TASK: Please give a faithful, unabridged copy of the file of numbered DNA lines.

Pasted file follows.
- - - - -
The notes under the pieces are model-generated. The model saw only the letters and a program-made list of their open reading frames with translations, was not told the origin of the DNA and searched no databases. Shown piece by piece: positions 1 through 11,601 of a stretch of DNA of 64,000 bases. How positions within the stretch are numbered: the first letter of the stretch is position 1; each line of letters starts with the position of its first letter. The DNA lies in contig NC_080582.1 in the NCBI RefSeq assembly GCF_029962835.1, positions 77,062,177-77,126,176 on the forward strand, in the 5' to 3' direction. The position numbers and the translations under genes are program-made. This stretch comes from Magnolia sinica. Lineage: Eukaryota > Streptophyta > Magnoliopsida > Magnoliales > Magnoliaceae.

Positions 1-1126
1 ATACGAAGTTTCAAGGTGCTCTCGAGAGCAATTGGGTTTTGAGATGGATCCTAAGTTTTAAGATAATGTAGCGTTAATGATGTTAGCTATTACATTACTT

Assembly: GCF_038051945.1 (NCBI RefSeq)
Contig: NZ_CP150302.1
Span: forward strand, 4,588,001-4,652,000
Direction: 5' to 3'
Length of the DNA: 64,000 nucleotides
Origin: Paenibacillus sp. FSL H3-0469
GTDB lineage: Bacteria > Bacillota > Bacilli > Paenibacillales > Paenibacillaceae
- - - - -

The notes under the pieces are model-generated. The model saw only the letters and a program-made list of their open reading frames with translations, was not told the origin of the DNA and searched no databases. Shown piece by piece: positions 1 through 11,601 of a stretch of DNA of 64,000 bases. How positions within the stretch are numbered: the first letter of the stretch is position 1; each line of letters starts with the position of its first letter. The DNA lies in contig NC_080582.1 in the NCBI RefSeq assembly GCF_029962835.1, positions 77,062,177-77,126,176 on the forward strand, in the 5' to 3' direction. The position numbers and the translations under genes are program-made. This stretch comes from Magnolia sinica. Lineage: Eukaryota > Streptophyta > Magnoliopsida > Magnoliales > Magnoliaceae.

Positions 1-1126
1 ATACGAAGTTTCAAGGTGCTCTCGAGAGCAATTGGGTTTTGAGATGGATCCTAAGTTTTAAGATAATGTAGCGTTAATGATGTTAGCTATTACATTACTT

Assembly: GCF_038051945.1 (NCBI RefSeq)
Contig: NZ_CP150302.1
Span: forward strand, 4,588,001-4,652,000
Direction: 5' to 3'
Length of the DNA: 64,000 nucleotides
Origin: Paenibacillus sp. FSL H3-0469
GTDB lineage: Bacteria > Bacillota > Bacilli > Paenibacillales > Paenibacillaceae